A voice cries,

“In the wilderness prepare the way of the LORD;

   make straight in the desert a highway for our God.”

Isaiah 40: 3

Wilderness is a strong word. It brings to mind vivid images, and it does this in most people’s imaginations, too. When we hear of wilderness, we may think about a barren desert place or the picture that comes to mind may be of rugged mountains with no one nearby. The wilderness that the prophet was referencing was physically near for the people of Israel, and their national story of years spent in a circular journey in it were also well known to them all. Yet, Isaiah was speaking in terms of the conditions of their hearts and their souls. The people and their nation were traveling through life in the barren dryness of a wilderness of faith. They had turned away from the sweet water of the Spirit of God, and their table was now set with the bitterness of prideful separation from their Lord. Although they may have been sleeping in comfortable houses, their hearts were residing far from the presence of God. 

Most of us can identify with aspects of this situation. It seems to be true that almost everyone goes through some of these hard and lonely times during the course of our days. As it was in Israel, these days spent in isolation and seeming separation from God can become the reality for our churches, our cities, and the nations that we call home. Individuals lose touch with God’s truth, will, and righteousness so that they may, in turn, lead these larger groups and organizations along the desert path. Sometimes we just touch upon the edges of the barren places and find that its harsh heat or emptiness are overwhelming. Then, we turn back to the sure nurture of God’s presence and the security of His Word of grace and truth. In many instances, we relocate to those rugged environs over a long period of time wherein a short day trip becomes an overnight camping experience that is followed by ever increasing days, months, and finally years spent in turning away from the Lord’s way of thinking and of living.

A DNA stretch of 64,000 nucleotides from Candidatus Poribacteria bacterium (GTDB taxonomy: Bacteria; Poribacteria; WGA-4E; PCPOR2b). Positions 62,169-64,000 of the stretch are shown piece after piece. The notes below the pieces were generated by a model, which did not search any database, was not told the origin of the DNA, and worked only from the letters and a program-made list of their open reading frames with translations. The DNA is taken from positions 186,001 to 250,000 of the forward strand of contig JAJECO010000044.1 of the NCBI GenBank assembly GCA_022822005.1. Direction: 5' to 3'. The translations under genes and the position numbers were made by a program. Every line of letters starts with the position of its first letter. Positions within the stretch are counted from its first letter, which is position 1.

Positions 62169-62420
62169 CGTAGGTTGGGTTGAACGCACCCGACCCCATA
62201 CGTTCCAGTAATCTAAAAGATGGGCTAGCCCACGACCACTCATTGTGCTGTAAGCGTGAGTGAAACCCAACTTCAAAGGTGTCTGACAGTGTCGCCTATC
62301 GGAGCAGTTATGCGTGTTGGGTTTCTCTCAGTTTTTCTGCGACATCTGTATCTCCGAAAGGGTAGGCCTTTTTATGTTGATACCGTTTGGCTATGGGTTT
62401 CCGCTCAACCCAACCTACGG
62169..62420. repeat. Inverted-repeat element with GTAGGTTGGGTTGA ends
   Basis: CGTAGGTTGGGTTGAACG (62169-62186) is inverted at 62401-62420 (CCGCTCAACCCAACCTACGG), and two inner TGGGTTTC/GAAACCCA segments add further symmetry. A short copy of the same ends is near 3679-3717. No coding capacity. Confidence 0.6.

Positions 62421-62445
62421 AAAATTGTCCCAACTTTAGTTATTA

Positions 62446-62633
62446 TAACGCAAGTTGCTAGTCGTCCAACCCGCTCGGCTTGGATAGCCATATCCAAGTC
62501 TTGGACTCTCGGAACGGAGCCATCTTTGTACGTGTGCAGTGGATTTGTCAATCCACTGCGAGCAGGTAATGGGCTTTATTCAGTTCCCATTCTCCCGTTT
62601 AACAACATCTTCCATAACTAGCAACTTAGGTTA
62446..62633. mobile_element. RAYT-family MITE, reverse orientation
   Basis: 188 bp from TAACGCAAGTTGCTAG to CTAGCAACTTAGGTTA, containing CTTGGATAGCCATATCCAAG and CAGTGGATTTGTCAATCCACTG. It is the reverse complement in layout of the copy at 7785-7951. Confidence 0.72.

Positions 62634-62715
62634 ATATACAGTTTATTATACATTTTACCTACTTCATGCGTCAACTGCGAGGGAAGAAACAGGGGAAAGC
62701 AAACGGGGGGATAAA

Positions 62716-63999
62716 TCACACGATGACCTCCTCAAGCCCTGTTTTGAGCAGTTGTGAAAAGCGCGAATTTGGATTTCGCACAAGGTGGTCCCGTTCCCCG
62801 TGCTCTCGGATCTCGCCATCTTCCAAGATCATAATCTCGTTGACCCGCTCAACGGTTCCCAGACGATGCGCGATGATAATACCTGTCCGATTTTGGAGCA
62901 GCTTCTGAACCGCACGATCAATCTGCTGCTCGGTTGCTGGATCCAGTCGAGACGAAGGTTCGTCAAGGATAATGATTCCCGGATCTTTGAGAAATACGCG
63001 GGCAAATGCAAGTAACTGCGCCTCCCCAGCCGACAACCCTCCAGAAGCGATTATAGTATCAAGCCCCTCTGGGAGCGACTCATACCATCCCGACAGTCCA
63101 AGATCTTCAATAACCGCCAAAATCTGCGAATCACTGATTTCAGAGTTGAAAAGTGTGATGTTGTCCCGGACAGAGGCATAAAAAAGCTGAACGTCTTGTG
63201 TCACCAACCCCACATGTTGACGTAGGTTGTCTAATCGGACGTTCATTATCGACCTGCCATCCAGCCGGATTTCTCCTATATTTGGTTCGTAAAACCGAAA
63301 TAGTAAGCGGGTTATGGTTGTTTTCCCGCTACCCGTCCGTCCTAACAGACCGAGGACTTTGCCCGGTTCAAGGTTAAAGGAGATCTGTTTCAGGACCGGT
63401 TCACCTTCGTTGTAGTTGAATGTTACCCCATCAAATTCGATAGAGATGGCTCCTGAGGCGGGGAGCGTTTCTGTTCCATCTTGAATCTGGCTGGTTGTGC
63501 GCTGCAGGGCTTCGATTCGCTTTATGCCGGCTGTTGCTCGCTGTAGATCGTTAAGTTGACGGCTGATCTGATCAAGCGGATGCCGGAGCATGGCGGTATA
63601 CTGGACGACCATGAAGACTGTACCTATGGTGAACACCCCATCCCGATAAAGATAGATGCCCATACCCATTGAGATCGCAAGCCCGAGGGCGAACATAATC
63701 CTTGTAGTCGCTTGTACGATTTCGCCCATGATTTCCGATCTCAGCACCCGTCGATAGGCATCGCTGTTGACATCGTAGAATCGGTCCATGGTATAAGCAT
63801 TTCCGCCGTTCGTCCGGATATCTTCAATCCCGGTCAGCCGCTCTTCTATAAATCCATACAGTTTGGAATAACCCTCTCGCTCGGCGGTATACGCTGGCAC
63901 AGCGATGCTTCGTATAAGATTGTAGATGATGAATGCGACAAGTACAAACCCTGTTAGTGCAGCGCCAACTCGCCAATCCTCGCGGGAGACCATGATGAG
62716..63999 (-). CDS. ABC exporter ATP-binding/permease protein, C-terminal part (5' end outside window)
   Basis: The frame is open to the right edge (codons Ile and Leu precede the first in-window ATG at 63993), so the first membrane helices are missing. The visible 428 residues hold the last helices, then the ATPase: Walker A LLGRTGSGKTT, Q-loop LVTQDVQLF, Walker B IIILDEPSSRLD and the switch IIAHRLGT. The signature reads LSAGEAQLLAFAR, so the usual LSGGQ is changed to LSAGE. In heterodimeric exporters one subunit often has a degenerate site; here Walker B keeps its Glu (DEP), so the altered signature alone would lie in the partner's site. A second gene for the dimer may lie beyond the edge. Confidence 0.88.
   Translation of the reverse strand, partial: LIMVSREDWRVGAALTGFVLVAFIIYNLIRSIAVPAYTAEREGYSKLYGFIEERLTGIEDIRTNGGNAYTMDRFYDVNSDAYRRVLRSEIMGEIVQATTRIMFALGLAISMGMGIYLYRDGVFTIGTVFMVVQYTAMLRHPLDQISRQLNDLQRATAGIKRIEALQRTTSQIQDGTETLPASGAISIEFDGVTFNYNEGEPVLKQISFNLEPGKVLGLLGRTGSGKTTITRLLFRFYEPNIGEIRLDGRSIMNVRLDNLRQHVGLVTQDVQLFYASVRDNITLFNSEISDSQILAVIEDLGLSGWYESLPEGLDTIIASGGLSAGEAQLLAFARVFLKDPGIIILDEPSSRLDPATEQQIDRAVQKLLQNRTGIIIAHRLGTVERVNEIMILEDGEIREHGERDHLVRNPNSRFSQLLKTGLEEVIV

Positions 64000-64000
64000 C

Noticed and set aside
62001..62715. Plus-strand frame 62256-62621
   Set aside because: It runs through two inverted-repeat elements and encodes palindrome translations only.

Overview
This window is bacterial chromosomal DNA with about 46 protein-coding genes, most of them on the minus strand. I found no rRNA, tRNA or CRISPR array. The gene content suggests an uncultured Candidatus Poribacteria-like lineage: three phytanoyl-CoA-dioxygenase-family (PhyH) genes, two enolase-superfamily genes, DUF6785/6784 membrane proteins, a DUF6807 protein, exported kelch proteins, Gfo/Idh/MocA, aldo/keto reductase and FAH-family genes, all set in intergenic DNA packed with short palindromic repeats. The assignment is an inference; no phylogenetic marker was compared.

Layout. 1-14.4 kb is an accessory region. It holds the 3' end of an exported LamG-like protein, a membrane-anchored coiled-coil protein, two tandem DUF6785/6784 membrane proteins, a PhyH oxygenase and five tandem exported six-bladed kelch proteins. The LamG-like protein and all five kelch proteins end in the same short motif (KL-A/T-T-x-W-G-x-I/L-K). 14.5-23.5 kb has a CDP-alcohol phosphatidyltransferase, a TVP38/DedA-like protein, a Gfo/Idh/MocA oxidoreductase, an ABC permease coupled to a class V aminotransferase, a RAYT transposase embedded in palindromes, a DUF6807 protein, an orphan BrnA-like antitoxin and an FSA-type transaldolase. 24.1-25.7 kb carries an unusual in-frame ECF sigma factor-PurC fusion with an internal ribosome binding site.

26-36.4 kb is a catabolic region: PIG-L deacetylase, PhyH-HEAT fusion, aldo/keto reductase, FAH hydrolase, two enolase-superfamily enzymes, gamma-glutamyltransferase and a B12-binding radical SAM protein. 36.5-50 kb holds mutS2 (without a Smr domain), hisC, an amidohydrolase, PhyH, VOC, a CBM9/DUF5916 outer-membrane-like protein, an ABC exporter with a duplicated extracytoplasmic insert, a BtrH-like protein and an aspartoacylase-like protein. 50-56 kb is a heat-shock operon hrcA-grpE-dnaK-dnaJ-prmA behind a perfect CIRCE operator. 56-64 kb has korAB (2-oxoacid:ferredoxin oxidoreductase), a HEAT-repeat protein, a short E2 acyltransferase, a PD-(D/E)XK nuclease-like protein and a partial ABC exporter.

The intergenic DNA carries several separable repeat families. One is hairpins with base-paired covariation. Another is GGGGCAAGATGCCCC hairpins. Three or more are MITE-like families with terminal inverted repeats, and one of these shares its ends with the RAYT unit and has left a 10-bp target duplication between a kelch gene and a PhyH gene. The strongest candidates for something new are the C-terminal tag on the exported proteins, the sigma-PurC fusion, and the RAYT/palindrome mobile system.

However deep we may have gone into these deserts of the soul, there is a way out. Even when we have traversed so far into the barren lands of rejection of God and the deep valleys of separation from the Lord’s gospel of love and grace, He is still seeking after each of us with the singularly redemptive intent of the shepherd who has nurtured and cared for His flock since the beginning of time. Life may seem like it is being lived out in an unrecoverable and lost place, but Christ is a singularly qualified and skillful builder of roads. He desires to lead each of us out of the living purgatory that we have exiled ourselves into, and when we open up our hearts to Him and surrender our lives to His loving authority and sovereign rule, the Lord comes to us where we are located, and He guides and supports us for each and every step of the journey back into the bountiful land that is found in the center of God’s will.     

There was not a word of all that Moses commanded that Joshua did not read before all the assembly of Israel, and the women, and the little ones, and the sojourners who lived among them.

Joshua 8: 36